Cell phones can serve as a tool for quick reference in the classroom. When it comes to double checking spelling, word definitions, or even to look up alternative word choices, apps like the Merriam-Webster Dictionary App and the Webster’s Thesaurus App are quick and easy-to-use resources. For students studying foreign languages, there are many useful foreign dictionary apps available for free, as well as apps such as the Conjugate Spanish Verbs app that can help students if they are unsure of the right way to conjugate a certain verb.

Additionally, being able to look up news articles online via cell phone is a good way for students to be able to consult and contribute to meaningful classroom discussion. News-O-Matic is an app that covers relevant news of the day through images, maps, videos, and games, and all articles are written by children writers.

Cell phones as an organizational tool

Lastly, cell phones can help students stay organized and on top of tasks, homework, projects, and deadlines. For example, myHomework App is a cross-platform app that students can access on any device that offers a convenient and intuitive alternative to the traditional paper planner. Students will receive notification reminders of upcoming deadlines, and they can easily input new assignments and projects as they come up.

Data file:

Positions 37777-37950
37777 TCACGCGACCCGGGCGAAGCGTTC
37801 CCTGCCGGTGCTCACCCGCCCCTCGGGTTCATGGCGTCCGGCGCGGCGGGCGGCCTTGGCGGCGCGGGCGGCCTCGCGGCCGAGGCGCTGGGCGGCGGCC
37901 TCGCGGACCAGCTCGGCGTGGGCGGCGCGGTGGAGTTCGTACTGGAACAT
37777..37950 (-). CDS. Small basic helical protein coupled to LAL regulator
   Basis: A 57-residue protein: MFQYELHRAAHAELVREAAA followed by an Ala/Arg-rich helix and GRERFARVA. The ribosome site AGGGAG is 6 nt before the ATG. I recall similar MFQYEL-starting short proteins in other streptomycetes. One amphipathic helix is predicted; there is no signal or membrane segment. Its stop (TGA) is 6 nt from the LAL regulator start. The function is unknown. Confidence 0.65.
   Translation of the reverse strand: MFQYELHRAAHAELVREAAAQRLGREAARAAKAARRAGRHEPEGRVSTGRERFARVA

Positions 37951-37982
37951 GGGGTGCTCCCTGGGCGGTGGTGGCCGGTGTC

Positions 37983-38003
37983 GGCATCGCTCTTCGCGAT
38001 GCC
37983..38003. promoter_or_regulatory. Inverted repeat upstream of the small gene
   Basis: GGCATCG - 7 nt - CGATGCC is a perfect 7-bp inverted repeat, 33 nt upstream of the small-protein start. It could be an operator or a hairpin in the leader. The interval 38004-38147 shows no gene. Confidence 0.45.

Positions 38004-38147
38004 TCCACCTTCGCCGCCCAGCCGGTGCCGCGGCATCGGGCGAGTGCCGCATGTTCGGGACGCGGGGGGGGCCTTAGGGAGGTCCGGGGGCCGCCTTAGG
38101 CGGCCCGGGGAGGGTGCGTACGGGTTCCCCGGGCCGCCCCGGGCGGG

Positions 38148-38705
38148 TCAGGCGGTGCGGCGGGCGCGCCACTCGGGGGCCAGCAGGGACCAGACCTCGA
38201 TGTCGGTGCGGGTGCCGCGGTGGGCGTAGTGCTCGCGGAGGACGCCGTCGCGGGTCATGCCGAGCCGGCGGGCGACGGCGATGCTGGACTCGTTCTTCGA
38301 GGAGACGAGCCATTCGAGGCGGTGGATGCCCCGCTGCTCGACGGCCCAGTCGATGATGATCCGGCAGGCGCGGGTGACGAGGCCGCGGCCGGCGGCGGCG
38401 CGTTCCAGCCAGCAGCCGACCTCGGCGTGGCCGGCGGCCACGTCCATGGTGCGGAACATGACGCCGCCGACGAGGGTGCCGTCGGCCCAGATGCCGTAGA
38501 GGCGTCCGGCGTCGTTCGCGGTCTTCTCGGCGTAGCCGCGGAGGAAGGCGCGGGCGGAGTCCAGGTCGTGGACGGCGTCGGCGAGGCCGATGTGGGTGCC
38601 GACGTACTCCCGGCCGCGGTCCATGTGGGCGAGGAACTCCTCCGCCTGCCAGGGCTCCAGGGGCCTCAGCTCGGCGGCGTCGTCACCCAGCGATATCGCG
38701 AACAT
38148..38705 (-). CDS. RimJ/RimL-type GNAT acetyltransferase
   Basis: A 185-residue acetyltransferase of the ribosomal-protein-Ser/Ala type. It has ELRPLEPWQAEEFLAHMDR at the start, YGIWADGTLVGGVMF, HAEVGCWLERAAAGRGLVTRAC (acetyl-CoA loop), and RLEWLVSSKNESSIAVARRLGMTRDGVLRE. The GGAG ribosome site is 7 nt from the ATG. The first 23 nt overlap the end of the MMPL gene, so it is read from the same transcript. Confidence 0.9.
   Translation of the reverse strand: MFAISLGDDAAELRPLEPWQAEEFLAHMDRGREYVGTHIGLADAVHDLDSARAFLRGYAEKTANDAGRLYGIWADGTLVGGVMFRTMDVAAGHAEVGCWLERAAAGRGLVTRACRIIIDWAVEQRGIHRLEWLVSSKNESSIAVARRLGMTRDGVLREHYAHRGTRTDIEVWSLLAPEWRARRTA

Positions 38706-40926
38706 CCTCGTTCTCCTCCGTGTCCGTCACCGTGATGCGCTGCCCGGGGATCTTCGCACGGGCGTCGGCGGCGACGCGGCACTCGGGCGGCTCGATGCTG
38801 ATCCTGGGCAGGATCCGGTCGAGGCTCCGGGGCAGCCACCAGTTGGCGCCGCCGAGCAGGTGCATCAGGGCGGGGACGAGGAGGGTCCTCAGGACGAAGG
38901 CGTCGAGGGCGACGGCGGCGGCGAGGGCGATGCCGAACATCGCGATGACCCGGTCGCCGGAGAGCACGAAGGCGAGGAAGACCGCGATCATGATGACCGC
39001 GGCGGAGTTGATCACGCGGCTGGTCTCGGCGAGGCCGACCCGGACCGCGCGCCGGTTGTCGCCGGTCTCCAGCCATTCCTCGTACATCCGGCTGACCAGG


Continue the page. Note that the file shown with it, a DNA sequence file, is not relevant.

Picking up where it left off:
In terms of keeping notes organized, Evernote is a convenient app that students can use to transcribe and access their notes across devices. Students can easily type up their notes when they study at home, and then access them in class on their cell phone by using the app. If a teacher uses the Evernote app, they can take pictures of their overhead or whiteboard notes and easily share them with students who are also using the app. This tool can also come in handy for students who, for whatever personal reason, must miss an extended period of class—teachers can keep them up-to-date on classroom notes!


Wherever you stand on the cell phone in the classroom debate, there’s no denying that each year mobile devices are becoming more and more integrated into every facet of our daily lives and that teachers will continue to integrate them, in one minor form or another, into their lesson plans and teaching styles. Hopefully this article has helped to shed light on some potential positive benefits of this rapid technological (and cultural) change, which sharply contrasts the experience many of us had when we were in school.

Do you think that cell phones can be a useful resources in the classroom? Are you a teacher with experience with integrating cell phones into your teaching style? We’d love to hear from you in the comments below!

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The Author

Dave Harriman

Dave Harriman

Dave Harriman, SHRM-CP, has a background in human resources, anthropology, and international education. His experience teaching English abroad during a gap year as an undergraduate student in Spain ignited his passion and advocacy for student travel. As a human resources professional, Dave is interested in helping students prepare for future career growth, and for helping facilitate social & cultural inclusion in the workplace.